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This opinion is subject to revision before final publication in the Pacific Reporter 2019 UT 59 IN THE SUPREME COURT OF THE STATE OF UTAH NORTHGATE VILLAGE DEVELOPMENT, LC, Appellee, v. CITY OF OREM, Appellant. No. 20180465 Filed October 2, 2019 On Certiorari to the Utah Court of Appeals Fourth District, Utah County The Honorable Lynn W. Davis No. 090401127 Attorneys: J. Craig Smith, Kathryn J. Steffey, Clayton H. Preece, Salt Lake City, for appellee Jody K. Burnett, Robert C. Keller, Salt Lake City, for appellant JUSTICE PETERSEN authored the opinion of the Court in which CHIEF JUSTICE DURRANT, ASSOCIATE CHIEF JUSTICE LEE, JUSTICE HIMONAS, and JUDGE VALENCIA joined. Having recused himself, JUSTICE PEARCE does not participate herein. DISTRICT JUDGE JENNIFER L. VALENCIA sat. JUSTICE PETERSEN, opinion of the Court: INTRODUCTION ¶1 Ten years ago, Northgate Village Development, LC sued the City of Orem to recover the cost of cleaning up property Northgate had purchased from the City. Northgate contends that when it began NORTHGATE v. OREM Opinion of the Court to excavate the property to prepare it for sale to a developer, it found subsurface asphalt and “urban detritus.” This litigation centers on who was responsible for cleaning up the property under the parties’ agreement. ¶2 After a grant of summary judgment, an appeal, and a reversal and remand, this case was back in the district court. Northgate filed an interlocutory appeal, challenging two of the district court’s pretrial evidentiary rulings. The court of appeals reversed, holding that the district court incorrectly excluded expert testimony and other evidence proposed by Northgate. The City petitioned for certiorari, which we granted. ¶3 Because we agree with the court of appeals’ reasoning regarding both evidentiary rulings, we affirm. BACKGROUND ¶4 Northgate purchased a parcel of property from the City that the City had used to operate a public works facility. When Northgate began excavating the property, it found car bumpers, bicycles, tires, water heaters, washing machines, car engines, car parts, asphalt, galvanized pipes, asbestos-containing transit pipe, trees, bushes, medical waste products, brick, mason blocks, concrete, toilets, electrical panels, refrigerators, silverware, 50-gallon drums, conduit, general garbage, storm drains, ADS pipe, slag, barbed wire, field fence, cedar fence posts, railroad ties, plywood, carpet, transformers, mercury-containing ballasts, gas cables, truck mud flaps, plastic sheeting, car doors, pallets, rebar, pop bottles, sewer pipe, metal t-posts, fire hydrants, water valves, ductile iron, copper parts and valves, brass parts, fiberglass insulation, twine, rubber traffic cones, concrete manhole sections, metal rings and lids for manholes, valve boxes, bags of leaves, and metal sheeting for roofs. ¶5 Northgate demanded that the City reimburse its clean-up costs or perform the work itself. The City refused, disputing Northgate’s characterization of the parties’ agreement. Ultimately, Northgate incurred approximately $3 million in clean-up costs. ¶6 In 2009, Northgate sued the City, alleging breach of contract. The parties filed competing summary judgment motions disputing the terms of their agreement. The parties’ contract provided that the 2 Cite as: 2019 UT 59 Opinion of the Court City was to “complete any environmental clean-up responsibilities specified in the written action plan.” Northgate argued that the “written action plan” referred to both an Environmental Site Assessment referenced elsewhere in the contract and an Environmental Clean-Up List (Clean-Up List) attached to the agreement. The City argued that the Clean-Up List was the only “written action plan.” ¶7 The Clean-Up List outlined certain obligations including: (1) “Landfilling construction materials with pieces of asphalt”; (2) “Permit required for continued landfilling”; (3) “Site assessment and application required for closure of site”; (4) “Landfill operations—burial of asphalt materials—Check permitting & closure requirements including Coordination with State of Utah Division of Solid & Hazardous Waste”; and (5) “Landfill operations—burial of electrical transformers with PCB’s.”1 ¶8 The district court agreed with the City that the “written action plan” referred only to the Clean-Up List. Further, the court interpreted the Clean-Up List to require the City to remove only buried transformers. For the remaining debris and landfill material, the court concluded that the agreement obligated the City only to procure the necessary permits to leave it in place. ¶9 Northgate appealed. The court of appeals affirmed the district court’s determination that the agreement obligated the City to perform only the clean-up identified in the Clean-Up List, but it disagreed that the list unambiguously required the City to remove only buried transformers. Northgate Vill. Dev., LC v. Orem City (Northgate I), 2014 UT App 86, ¶ 36, 325 P.3d 123. The court of appeals noted that the parties had “ascribe[d] contrary meanings” to a section of the Clean-Up List that could impose additional obligations on the City: 1. Landfilling construction materials with pieces of asphalt 2. Permit required for continued landfilling 3. Site assessment and application required for closure of site _____________________________________________________________ The copy of the list in the record is difficult to read. Accordingly, we have extracted relevant portions from the parties’ briefs and the court of appeals’ opinions. 1 3 NORTHGATE v. OREM Opinion of the Court Id. ¶ 37. With regard to these items in the Clean-Up List, Northgate argued that the first and second entries imposed separate requirements on the City to both remove construction materials with pieces of asphalt and obtain the proper permit for continued landfilling. Id. In contrast, the City argued that the first and second entries should be read together, meaning that the City would fulfill any obligation associated with subsurface asphalt by procuring any necessary permits.2 Id. The court of appeals found both interpretations to be plausible and reversed and remanded to the district court for fact-finding on the parties’ intent regarding these ambiguous contract provisions. Id. ¶¶ 38–39. ¶10 On remand, the City made pretrial motions to exclude some of Northgate’s proposed evidence. First, the City moved under Utah Rule of Evidence 403 to exclude evidence relating to the clean-up of any debris and material other than asphalt (Fill Material Evidence). The district court granted the motion primarily under Utah Rule of Evidence 401, finding that the evidence was irrelevant because it “contributes nothing to the fact in question: whether the City was bound under the Agreement to remove asphalt from the property.” The court also stated that the Fill Material Evidence “would be more prejudicial than probative.” ¶11 Second, the City moved to exclude the testimony of two of Northgate’s proposed expert witnesses under Utah Rule of Evidence 702, arguing that their expert opinions were based on an unreliable study. Northgate asserted that its experts did not rely on the study in question and attached declarations from each expert explaining the methodology they used to calculate damages. The district court found that the new declarations were sufficient to show the experts’ methodology was reliable under rule 702. But the court excluded the experts as a discovery sanction because the initial expert reports had not contained the information in the declarations, and without it, “[t]he expert reports failed to contain all data and other information that will be relied upon by the witness in forming those opinions.” ¶12 Northgate petitioned for permission to file an interlocutory appeal, which the court of appeals granted. Northgate challenged _____________________________________________________________ In Northgate I, the court of appeals explained why “[b]uried asphalt presents an environmental hazard.” 2014 UT App 86, ¶ 37 n.5, 325 P.3d 123. 2 4 Cite as: 2019 UT 59 Opinion of the Court both of these evidentiary orders, and the court of appeals agreed and reversed both. Northgate Vill. Dev., LC v. Orem City (Northgate II), 2018 UT App 89, ¶ 35, 427 P.3d 391. ¶13 The City petitioned this court for certiorari, which we granted. We exercise jurisdiction pursuant to Utah Code section 78A-3-102(3)(a). STANDARD OF REVIEW ¶14 “When a case is before us on certiorari review, we review the decision of the court of appeals . . . de novo to determine whether the court of appeals correctly applied the appropriate standard of review to the district court’s determinations.” Brown v. Div. of Water Rights of Dep’t of Nat. Res., 2010 UT 14, ¶ 9, 228 P.3d 747. “Two different standards of review apply to [Northgate’s] claims regarding the admissibility of evidence. The first standard of review, correctness, applies to ‘the legal questions underlying the admissibility of evidence.’” State v. Griffin, 2016 UT 33, ¶ 14, 384 P.3d 186 (citation omitted). “The second standard of review, abuse of discretion, applies to the [district] court’s decision to admit or exclude evidence . . . and to the [district] court’s determination regarding the admissibility of expert testimony.” Id. (citations omitted). ANALYSIS I. EXPERT TESTIMONY ¶15 We agree with the court of appeals that the district court erred in excluding Northgate’s proposed expert testimony as a discovery sanction, because it applied the wrong version of rule 26. ¶16 In 2011, the Utah Rules of Civil Procedure were revised. “Due to the significant changes in the discovery rules,” the 2011 amendments are effective only as to cases filed on or after November 1, 2011. UTAH R. CIV. P. 1 advisory committee notes. Because this case was filed in 2009, the parties are subject to the pre-2011 discovery rules. ¶17 Relevant here are the substantive revisions to the expert discovery provisions in rule 26. The pre-2011 rule 26 (Old Rule) required expert disclosures to be accompanied by a written report that “contain[s] the subject matter on which the expert is expected to testify; the substance of the facts and opinions to which the expert is expected to testify; [and] a summary of the grounds for each opinion.” Id. 26(a)(3)(B) (2010). That language changed with the 2011 amendments. 5 NORTHGATE v. OREM Opinion of the Court ¶18 The post-2011 rule 26 (New Rule) mandates that expert disclosures contain “a brief summary of the opinions to which the witness is expected to testify” and “all data and other information that will be relied upon by the witness in forming those opinions.” Id. 26(a)(4)(A)(ii)–(iii). ¶19 In the City’s motion to exclude the testimony of two of Northgate’s proposed expert witnesses, it argued that the expert opinions were based on an unreliable study and therefore inadmissible under Utah Rule of Evidence 702. Northgate countered that its experts did not rely on the study in question and attached declarations from each expert explaining the methodology they had used to calculate damages. The district court found that the new declarations showed that the experts had not relied on the allegedly unreliable study and were therefore admissible under rule 702. But the district court excluded the experts as a discovery sanction because “such information was not provided in the expert reports and the inclusions of the declarations are a form of supplementation after the deadlines.” Accordingly, the court concluded: The expert reports failed to contain “all data and other information that will be relied upon by the witness in forming those opinions.” . . . As such, the Court will exclude the expert testimony of [Northgate’s proposed experts] under UTAH R. CIV. P. 37(f) for failing to comply with Rule 26 disclosures. ¶20 The “all data and other information” requirement is found only in the New Rule, which does not apply in this case. By excluding the expert witnesses for this reason, the district court required Northgate to comply with the wrong version of rule 26. ¶21 The court of appeals identified this mistake and was correct in holding that the district court’s exclusion of the experts as a sanction was an abuse of discretion. “[L]egal errors, such as . . . the application of an improper legal standard, are usually an abuse of discretion.” Schroeder v. Utah Att’y Gen.’s Office, 2015 UT 77, ¶ 49, 358 P.3d 1075. Here, the district court improperly applied the New Rule rather than the Old Rule. ¶22 We also agree with the court of appeals’ conclusion that the district court’s error was harmful. In analyzing whether the error was harmful, the court of appeals evaluated whether Northgate’s expert disclosures would have satisfied the Old Rule’s requirements and concluded they would have. 6 Cite as: 2019 UT 59 Opinion of the Court ¶23 The City argues that “the two standards are substantially similar in this particular respect, and even arguably require the same information.” But that is not the case. Providing a “summary of the grounds for each opinion” pursuant to the Old Rule is a less onerous and more general task than the more specific requirement in the New Rule to provide “all data and other information that will be relied upon by the witness in forming those opinions.” The court of appeals correctly described the New Rule as altering “the quantum and quality of the disclosure requirement.” Northgate II, 2018 UT App 89, ¶ 31, 427 P.3d 391. ¶24 The City further argues that the court of appeals substituted its judgment for the district court’s by impermissibly reweighing the evidence. But it did not. Once the court of appeals determined the district court had applied the wrong rule, it could have remanded to the district court to determine if the evidence was sufficient under the Old Rule. But the court of appeals was not required to do so. Here, the court of appeals conducted its own analysis of harmfulness, which was also proper. ¶25 The City also asserts that the district court’s finding that the declarations were “a form of supplementation after the deadlines” provides an alternative basis for the discovery sanction. But this rationale fails because it also relies on the requirements of the New Rule. As the court of appeals properly noted, “the initial disclosures complied with the [applicable] rule,” id. ¶ 32 n.7, so no sanction was warranted under that rule for a failure to supplement. II. FILL MATERIAL EVIDENCE ¶26 The court of appeals correctly determined that the district court abused its discretion in excluding the Fill Material Evidence as irrelevant under rule 401 and as prejudicial under rule 403 of the Utah Rules of Evidence. ¶27 “[W]e grant a [district] court broad discretion to admit or exclude evidence and will disturb its ruling only for abuse of discretion.” Daines v. Vincent, 2008 UT 51, ¶ 21, 190 P.3d 1269. “An abuse of discretion may be demonstrated by showing that the district court relied on an erroneous conclusion of law . . . .” Kilpatrick v. Bullough Abatement, Inc., 2008 UT 82, ¶ 23, 199 P.3d 957 (citation omitted) (internal quotation marks omitted). Further, a “district court abuses its discretion only when its ‘decision was against the logic of the circumstances and so arbitrary and unreasonable as to shock one’s sense of justice . . . [or] resulted from 7 NORTHGATE v. OREM Opinion of the Court bias, prejudice, or malice.’” Jones v. Layton/Okland, 2009 UT 39, ¶ 27, 214 P.3d 859 (alterations in original) (citation omitted). ¶28 The City moved under rule 403 to exclude evidence relating to the clean-up of any material other than “construction materials containing asphalt”—the Fill Material Evidence. Rule 403 states that a “court may exclude relevant evidence if its probative value is substantially outweighed by a danger of one or more of the following: unfair prejudice, confusing the issues, misleading the jury, undue delay, wasting time, or needlessly presenting cumulative evidence.” UTAH R. EVID. 403. The City argued that evidence of the other “urban detritus” that Northgate had unearthed could confuse the jury about the scope of the City’s duty to clean the property, unfairly prejudice the City by insinuating it had violated environmental regulations, bias the jury against the City, and provoke the jury to punish the City. ¶29 The district court sua sponte excluded the evidence under rule 401. That rule provides that “[e]vidence is relevant if: (a) it has any tendency to make a fact more or less probable than it would be without the evidence; and (b) the fact is of consequence in determining the action.” Id. 401. ¶30 In its analysis, the district court determined that “under the Court of Appeals’ ruling, [the Fill Material Evidence] has no bearing in this case” because “the City’s responsibility regarding landfill material not containing asphalt is not at question in this case” and “the Clean-Up List does not include a provision for such landfill material.” The district court characterized “the fact in question” as “whether the City was bound under the Agreement to remove asphalt from the property.” ¶31 But the court of appeals explained this is not the proper reading of Northgate I. Northgate II, 2018 UT App 89, ¶ 18, 427 P.3d 391. In that case, the court of appeals remanded to the district court for fact-finding related to the parties’ intent as to the section of the Clean-Up List containing these three entries: 1. Landfilling construction materials with pieces of asphalt 2. Permit required for continued landfilling 3. Site assessment and application required for closure of site Northgate I, 2014 UT App 86, ¶¶ 37–38, 325 P.3d 123. 8 Cite as: 2019 UT 59 Opinion of the Court ¶32 Although Northgate I references “buried asphalt,” “the asphalt provision,” and “asphalt clean-up,” it never defines those terms. And it “did not narrow the scope of relevant evidence solely to asphalt, as the district court determined.” Northgate II, 2018 UT App 89, ¶ 19. Instead, Northgate I concludes that “the Clean-Up List contains ambiguities,” Northgate I, 2014 UT App 86, ¶ 36, and so any evidence relevant to the parties’ intent or any other issue of consequence at trial, such as damages or mitigation of damages, meets the requirement of rule 401. The district court relied on a misinterpretation of Northgate I to make legal determinations regarding the relevance of evidence. ¶33 The court of appeals, in Northgate II, rightly determined that this was an abuse of discretion. 2018 UT App 89, ¶ 21. As we explained previously, legal errors are generally an abuse of discretion. See Schroeder v. Utah Att’y Gen.’s Office, 2015 UT 77, ¶ 49, 358 P.3d 1075; see also Kilpatrick, 2008 UT 82, ¶ 23 (providing that “[a]n abuse of discretion may be demonstrated by showing that the district court relied on an erroneous conclusion of law” (citation omitted) (internal quotation marks omitted)); Maak v. IHC Health Servs., Inc., 2016 UT App 73, ¶ 26, 372 P.3d 64 (“The district court abuses its discretion when its decision rests on an erroneous legal determination.”). ¶34 We also agree with the court of appeals’ rule 403 analysis. In addition to determining that the Fill Material Evidence was irrelevant, the district court concluded that the evidence “would be more prejudicial than probative.” But this statement does not reflect the analysis required by the balancing test set forth in rule 403. Rule 403 permits a court to “exclude relevant evidence if its probative value is substantially outweighed by a danger of . . . unfair prejudice.” ¶35 We do not question that the district court knows the rule 403 standard, and it included the proper law elsewhere in its order. But when applying the law to this evidence, the district court did not weigh the probative value of the evidence against the danger of unfair prejudice or determine that any prejudice would be unfair. Perhaps the district court did apply this balancing test and was only using shorthand, but we cannot tell that from the Fill Material Order. 9 NORTHGATE v. OREM Opinion of the Court We give deference to district courts on evidentiary rulings, but we can only defer to what is provided.3 ¶36 Based on the language in the Fill Material Order, we agree with the court of appeals that the district court did not conduct the balancing test contemplated by rule 403, which is an abuse of discretion. Accordingly, we affirm. CONCLUSION ¶37 The court of appeals correctly held that the district court erred in excluding expert testimony based on the application of an incorrect legal standard and excluding the Fill Material Evidence based on an incorrect interpretation of the law and an incomplete application of rule 403. We affirm the court of appeals’ decision. _____________________________________________________________ Our decision does not foreclose the possibility that the district court could engage in a proper rule 403 analysis on remand. 3 10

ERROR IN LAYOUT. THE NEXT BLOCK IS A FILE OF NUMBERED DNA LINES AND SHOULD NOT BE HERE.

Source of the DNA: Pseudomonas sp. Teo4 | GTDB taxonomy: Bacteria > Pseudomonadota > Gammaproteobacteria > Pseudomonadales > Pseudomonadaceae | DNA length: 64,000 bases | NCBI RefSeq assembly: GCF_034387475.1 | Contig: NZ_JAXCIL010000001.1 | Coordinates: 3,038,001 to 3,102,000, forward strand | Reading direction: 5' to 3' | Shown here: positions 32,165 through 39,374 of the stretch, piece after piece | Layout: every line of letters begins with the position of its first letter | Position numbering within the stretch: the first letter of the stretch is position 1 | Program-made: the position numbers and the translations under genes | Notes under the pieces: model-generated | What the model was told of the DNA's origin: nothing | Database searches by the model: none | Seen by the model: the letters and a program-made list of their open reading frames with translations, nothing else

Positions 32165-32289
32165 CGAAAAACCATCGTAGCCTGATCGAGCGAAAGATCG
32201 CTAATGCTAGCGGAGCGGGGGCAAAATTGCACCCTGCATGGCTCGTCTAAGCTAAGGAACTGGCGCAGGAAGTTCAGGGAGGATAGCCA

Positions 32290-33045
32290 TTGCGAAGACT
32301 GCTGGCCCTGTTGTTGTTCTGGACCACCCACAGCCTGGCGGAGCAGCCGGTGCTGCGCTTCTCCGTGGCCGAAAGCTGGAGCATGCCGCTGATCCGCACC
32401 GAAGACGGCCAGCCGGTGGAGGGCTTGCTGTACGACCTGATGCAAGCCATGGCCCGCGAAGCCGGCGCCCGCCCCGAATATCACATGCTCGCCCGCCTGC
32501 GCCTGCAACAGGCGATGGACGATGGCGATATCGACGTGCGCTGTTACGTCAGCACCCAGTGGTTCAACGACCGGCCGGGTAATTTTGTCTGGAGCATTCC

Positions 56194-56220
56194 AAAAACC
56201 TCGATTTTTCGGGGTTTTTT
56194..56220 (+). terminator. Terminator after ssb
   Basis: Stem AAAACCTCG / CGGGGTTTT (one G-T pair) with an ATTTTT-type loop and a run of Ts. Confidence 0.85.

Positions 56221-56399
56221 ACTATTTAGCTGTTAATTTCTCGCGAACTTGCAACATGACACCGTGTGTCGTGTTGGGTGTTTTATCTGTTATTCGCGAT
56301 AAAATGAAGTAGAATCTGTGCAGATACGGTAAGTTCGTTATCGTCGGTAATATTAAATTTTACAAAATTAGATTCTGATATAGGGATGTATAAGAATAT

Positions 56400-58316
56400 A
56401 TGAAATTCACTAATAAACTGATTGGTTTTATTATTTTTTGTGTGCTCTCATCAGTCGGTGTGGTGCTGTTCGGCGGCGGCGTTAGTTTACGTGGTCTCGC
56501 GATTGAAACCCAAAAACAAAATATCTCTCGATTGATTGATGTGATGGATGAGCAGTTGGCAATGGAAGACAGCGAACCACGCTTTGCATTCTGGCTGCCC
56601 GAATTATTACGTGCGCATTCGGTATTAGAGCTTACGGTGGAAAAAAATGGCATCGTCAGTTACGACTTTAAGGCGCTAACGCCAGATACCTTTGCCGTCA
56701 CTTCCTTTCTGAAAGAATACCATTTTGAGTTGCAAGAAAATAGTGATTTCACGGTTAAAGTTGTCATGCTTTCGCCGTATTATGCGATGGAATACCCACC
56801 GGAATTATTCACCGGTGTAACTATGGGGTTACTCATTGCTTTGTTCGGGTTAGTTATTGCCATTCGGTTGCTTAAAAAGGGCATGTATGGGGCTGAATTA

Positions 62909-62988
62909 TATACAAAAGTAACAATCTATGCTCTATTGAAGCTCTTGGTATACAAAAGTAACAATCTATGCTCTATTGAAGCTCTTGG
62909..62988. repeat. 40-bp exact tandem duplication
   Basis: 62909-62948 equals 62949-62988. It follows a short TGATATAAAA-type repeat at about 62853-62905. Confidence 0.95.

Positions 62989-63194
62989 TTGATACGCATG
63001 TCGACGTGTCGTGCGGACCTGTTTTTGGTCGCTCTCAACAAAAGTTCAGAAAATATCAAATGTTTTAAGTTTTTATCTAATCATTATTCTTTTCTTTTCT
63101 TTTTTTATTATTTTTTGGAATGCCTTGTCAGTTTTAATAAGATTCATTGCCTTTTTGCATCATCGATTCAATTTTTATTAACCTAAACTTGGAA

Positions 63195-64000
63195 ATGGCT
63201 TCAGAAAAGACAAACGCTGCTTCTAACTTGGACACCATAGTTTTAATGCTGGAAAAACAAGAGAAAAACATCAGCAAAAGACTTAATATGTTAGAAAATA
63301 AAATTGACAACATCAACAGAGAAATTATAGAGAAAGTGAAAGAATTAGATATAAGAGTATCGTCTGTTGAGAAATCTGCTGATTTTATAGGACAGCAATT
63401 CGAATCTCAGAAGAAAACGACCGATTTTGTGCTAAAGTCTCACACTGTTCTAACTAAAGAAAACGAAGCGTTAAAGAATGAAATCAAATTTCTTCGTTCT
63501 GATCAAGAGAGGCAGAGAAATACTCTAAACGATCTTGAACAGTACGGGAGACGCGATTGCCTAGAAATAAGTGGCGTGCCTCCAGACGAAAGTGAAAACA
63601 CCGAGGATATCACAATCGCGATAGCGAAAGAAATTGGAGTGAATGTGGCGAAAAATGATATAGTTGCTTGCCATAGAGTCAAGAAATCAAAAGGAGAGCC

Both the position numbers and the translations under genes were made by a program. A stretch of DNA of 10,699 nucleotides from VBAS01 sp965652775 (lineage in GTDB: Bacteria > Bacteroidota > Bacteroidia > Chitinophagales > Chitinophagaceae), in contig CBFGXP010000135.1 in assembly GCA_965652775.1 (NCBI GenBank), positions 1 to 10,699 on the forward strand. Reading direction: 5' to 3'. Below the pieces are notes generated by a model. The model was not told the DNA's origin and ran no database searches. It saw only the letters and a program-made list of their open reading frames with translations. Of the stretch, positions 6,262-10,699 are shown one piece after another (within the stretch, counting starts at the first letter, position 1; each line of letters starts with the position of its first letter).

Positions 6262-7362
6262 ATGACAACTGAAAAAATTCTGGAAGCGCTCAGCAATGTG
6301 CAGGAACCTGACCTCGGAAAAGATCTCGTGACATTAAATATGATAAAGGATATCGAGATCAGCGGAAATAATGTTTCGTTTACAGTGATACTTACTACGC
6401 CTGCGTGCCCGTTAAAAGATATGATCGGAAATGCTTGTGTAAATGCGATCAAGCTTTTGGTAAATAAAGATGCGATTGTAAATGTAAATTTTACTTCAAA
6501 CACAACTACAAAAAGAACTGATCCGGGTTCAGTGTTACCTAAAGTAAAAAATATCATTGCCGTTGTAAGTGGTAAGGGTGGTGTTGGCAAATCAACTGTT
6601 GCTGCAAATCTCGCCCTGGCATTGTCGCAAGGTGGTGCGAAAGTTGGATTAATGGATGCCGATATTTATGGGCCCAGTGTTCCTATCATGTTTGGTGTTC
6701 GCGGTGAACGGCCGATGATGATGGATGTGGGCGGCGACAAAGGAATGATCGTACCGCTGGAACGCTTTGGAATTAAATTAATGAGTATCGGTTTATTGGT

Primary Holding
In this breach of contract action the Supreme Court affirmed the decision of the court of appeals reversing two of the district court's pretrial evidentiary rulings, holding that the court of appeals did not err in holding that the district court incorrectly excluded expert testimony and other evidence proposed by Plaintiff.